The brown planthopper, Nilaparvata lugens is the most serious insect pests of rice, and is widely distributed in Asia, Pacific islands and Australia. Also this species is well known as a long-range migratory pest. To understand better the origins of these migrations, previous mitochondrial DNA studies revealed that there are significant genetic differences between populations north and south of the Red River Valley region in Vietnam. However, the mitochondrial DNA was not sufficiently variable to determine the sources of immigration. We therefore developed micorsatellite markers to enable a more detailed analysis of the geographic population structure of the brown planthopper. Microsatellite loci were isolated using a magnetic biotin method. Thirty-seven experimental primer pairs were designed from the microsatellite flanking regions of sequenced library clones. Seven of these pairs were useful in amplifying targetted microsatellite loci from individual specimens. Confirmed microsatellite loci were reamplified using fluorescently labeled primers to score variability across samples. We used variation in these loci to test hypotheses concerning the origin and nature of brown planthopper biotypes.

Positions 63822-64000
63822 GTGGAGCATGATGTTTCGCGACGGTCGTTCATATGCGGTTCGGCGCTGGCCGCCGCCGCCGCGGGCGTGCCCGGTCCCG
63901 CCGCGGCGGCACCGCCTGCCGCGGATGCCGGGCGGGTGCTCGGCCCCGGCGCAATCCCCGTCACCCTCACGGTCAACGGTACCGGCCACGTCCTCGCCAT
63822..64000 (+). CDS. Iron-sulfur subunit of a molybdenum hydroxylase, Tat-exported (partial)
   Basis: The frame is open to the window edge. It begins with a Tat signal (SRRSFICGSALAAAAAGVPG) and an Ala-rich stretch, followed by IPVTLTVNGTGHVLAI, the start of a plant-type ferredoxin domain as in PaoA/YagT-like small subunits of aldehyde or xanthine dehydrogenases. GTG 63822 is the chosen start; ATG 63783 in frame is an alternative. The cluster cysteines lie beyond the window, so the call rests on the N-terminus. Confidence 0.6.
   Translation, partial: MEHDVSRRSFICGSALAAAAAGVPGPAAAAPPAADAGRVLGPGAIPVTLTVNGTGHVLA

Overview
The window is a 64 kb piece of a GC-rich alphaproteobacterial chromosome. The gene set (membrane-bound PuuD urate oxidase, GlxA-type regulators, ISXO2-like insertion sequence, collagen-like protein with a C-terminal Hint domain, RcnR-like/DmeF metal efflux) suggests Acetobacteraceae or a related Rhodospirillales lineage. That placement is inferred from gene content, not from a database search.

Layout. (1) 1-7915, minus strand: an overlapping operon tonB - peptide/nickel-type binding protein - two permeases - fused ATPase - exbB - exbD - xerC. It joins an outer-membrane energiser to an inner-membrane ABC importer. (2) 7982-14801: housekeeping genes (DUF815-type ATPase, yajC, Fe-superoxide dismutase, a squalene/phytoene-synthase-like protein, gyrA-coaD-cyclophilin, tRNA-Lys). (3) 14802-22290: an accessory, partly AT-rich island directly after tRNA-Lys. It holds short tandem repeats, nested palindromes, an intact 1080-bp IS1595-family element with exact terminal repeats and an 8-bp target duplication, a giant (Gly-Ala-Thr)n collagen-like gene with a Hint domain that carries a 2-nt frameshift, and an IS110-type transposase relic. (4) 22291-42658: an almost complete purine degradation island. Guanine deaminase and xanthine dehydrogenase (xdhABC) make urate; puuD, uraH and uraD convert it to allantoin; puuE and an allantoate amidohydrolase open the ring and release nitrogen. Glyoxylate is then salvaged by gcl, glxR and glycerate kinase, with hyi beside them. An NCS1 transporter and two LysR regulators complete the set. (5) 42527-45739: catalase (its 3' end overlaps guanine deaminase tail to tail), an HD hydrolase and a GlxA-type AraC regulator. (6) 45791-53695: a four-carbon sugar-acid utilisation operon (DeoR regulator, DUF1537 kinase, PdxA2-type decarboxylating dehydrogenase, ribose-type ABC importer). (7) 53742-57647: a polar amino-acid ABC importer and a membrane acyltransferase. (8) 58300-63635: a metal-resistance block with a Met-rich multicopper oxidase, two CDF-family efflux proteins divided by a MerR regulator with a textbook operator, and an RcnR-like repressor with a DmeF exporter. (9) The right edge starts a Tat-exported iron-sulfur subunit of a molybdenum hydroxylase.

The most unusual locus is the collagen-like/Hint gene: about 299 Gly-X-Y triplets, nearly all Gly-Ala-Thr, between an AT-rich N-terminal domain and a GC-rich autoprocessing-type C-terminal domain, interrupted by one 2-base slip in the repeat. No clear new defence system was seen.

Species 1: Homoptera Delphacidae Nilaparvata lugens (brown planthopper)
Keywords: microsatellite loci
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